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several times of the day are observ'd the rural employments in each season or time of day, and the the rural scenes or places proper to such employments ; not without some regard to the several ages of man, and the different passons proper to each age.

But after all, if they have any merit, it is to be attributed to some good old Authors, whose works as I had leisure to study, so I hope I have not wanted care to imitate.

this piece there is perhaps more poetry than sorrow. But let us read it for its poetry. It is true, that passion plucks no berries from the myrtle and ivy, no calls upon Arethuse and Mincius, nor tells of rough satyrs with cloven heel. But poetry does this ; and, in the hands of Milton, does it with a peculiar and irresistible charm. Subordinate poets exercise no invention, when they tell how a shepherd has lost his companion, and must feed his flocks alone, without any judge of his skill in piping: but Milton dignifies and adorns these common artificial incidents with unexpected touches of picturesque beauty, with the graces of sentiment, and with the novelties of original genius. It is said, • here is no art, for there is nothing new.' But this objection will vanish, if we consider the imagery which Milton has raised from local circumstances. Not to repeat the use he has made of the mountains of Wales, the Isle of Man, and the river Dee, near which Lycidas was shipwrecked ; let us recollect the introduction of the romantic superstition of Saint Michael's Mount, in Cornwall, which overlooks the Irish seas, the fatal scene of his friend's disaster.

“ But the poetry is not always unconnected with passion. The poet lavishly describes an ancient sepulchral rite, but it is made preparatory to a stroke of tenderness. He calls for a variety of flowers to decorate his friend's hearse, supposing that his body was present, and forgetting for a while he was drowned; it was some consolation that he was to receive the decencies of burial. This is a pleasing deception : it is natural and pathetic. But the real catastrophe recurs.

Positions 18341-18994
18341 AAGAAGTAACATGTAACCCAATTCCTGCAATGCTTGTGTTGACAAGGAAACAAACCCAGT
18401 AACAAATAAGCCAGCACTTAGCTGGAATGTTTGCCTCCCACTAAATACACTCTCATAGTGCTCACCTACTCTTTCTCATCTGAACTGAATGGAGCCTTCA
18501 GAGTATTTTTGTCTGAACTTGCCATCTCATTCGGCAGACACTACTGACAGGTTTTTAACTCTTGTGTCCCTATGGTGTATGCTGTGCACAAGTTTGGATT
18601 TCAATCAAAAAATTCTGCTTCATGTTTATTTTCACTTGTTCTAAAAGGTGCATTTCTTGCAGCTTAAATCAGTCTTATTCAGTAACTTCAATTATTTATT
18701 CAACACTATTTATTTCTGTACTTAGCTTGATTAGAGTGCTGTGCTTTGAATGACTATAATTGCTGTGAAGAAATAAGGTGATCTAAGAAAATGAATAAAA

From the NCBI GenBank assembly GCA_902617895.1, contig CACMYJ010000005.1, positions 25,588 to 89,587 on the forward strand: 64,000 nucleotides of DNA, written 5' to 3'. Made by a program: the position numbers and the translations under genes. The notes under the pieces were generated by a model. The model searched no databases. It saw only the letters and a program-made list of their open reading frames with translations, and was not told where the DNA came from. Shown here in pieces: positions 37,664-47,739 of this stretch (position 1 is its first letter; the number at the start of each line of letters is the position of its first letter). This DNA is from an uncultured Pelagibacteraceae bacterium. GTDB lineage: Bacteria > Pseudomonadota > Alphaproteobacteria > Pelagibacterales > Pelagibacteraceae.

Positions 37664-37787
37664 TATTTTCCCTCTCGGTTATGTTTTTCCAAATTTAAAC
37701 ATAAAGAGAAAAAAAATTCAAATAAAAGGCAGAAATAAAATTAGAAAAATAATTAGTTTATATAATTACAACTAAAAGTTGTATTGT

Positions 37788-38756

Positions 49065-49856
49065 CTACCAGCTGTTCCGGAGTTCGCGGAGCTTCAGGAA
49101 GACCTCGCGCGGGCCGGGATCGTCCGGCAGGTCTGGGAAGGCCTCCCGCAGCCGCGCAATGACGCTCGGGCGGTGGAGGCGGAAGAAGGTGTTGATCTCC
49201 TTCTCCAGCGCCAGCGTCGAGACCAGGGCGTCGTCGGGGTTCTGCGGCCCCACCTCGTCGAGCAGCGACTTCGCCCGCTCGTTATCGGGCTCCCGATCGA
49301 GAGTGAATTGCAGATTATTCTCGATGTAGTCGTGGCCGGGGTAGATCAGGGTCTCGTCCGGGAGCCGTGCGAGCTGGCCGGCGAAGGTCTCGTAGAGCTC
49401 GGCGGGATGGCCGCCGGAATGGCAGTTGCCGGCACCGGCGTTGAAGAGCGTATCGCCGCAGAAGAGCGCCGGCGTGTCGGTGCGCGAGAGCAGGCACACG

And this circumstance again opens a new vein of imagination."

Poems of Milton, second edition, Robinson, 1791, p. 35.






First in these fields I try the sylvan strains, Nor blush to sport on Windsor's blissful plains: Fair Thames, flow gently from thy sacred spring, While on thy banks Sicilian Muses sing;

REMARKS. These Pastorals were written at the age of sixteen, and then passed through the hands of Mr. Walsh, Mr. Wycherley, G. Granville, afterward Lord Lansdown, Sir William Trumbal, Dr. Garth, Lord Halifax, Lord Somers, Mr. Mainwaring, and others. All these gave our Author the greatest encouragement, and particularly Mr. Walsh, whom Mr. Dryden, in his Postscript to Virgil, calls the best Critic of his age. “ The Author (says he) seems to have a particular genius for this kind of Poetry, and a judgment that much exceeds his years. He has taken very freely from the Ancients. But what he has mixed of his own with theirs, is no way inferior to what he has taken from them. It is not flattery at all to say, that Virgil had written nothing so good at his Age. His preface is very judicious and learned.” Letter to Mr. Wycherley, Ap. 1705. The Lord Lansdown about the same time, mentioning the youth of our Poet, says (in a printed Letter of the Character of Mr. Wycherley), " that if he goes on as he hath begun in the Pastoral way, as Virgil first tried his strength, we may hope to see English poetry vie with the Let vernal airs through trembling osiers play, 5 And Albion's cliffs resound the rural lay.

You, that too wise for pride, too good for pow'r, Enjoy the glory to be great no more, And carrying with you all the world can boast, To all the world illustriously are lost!



Roman," &c. Notwithstanding the early time of their production, the Author esteemed these as the most correct in the versification, and musical in the numbers, of all his works. The reason for his labouring them into so much softness, was, doubtless, that this sort of poetry derives almost its whole beauty from a natural ease of thought and smoothness of verse; whereas that of most other kinds consists in the strength and fulness of both. In a letter of his to Mr. Walsh about this time, we find an enumeration of several niceties in versification, which perhaps have never been strictly observed in any English poem, except in these Pastorals. They were not printed till 1709. P.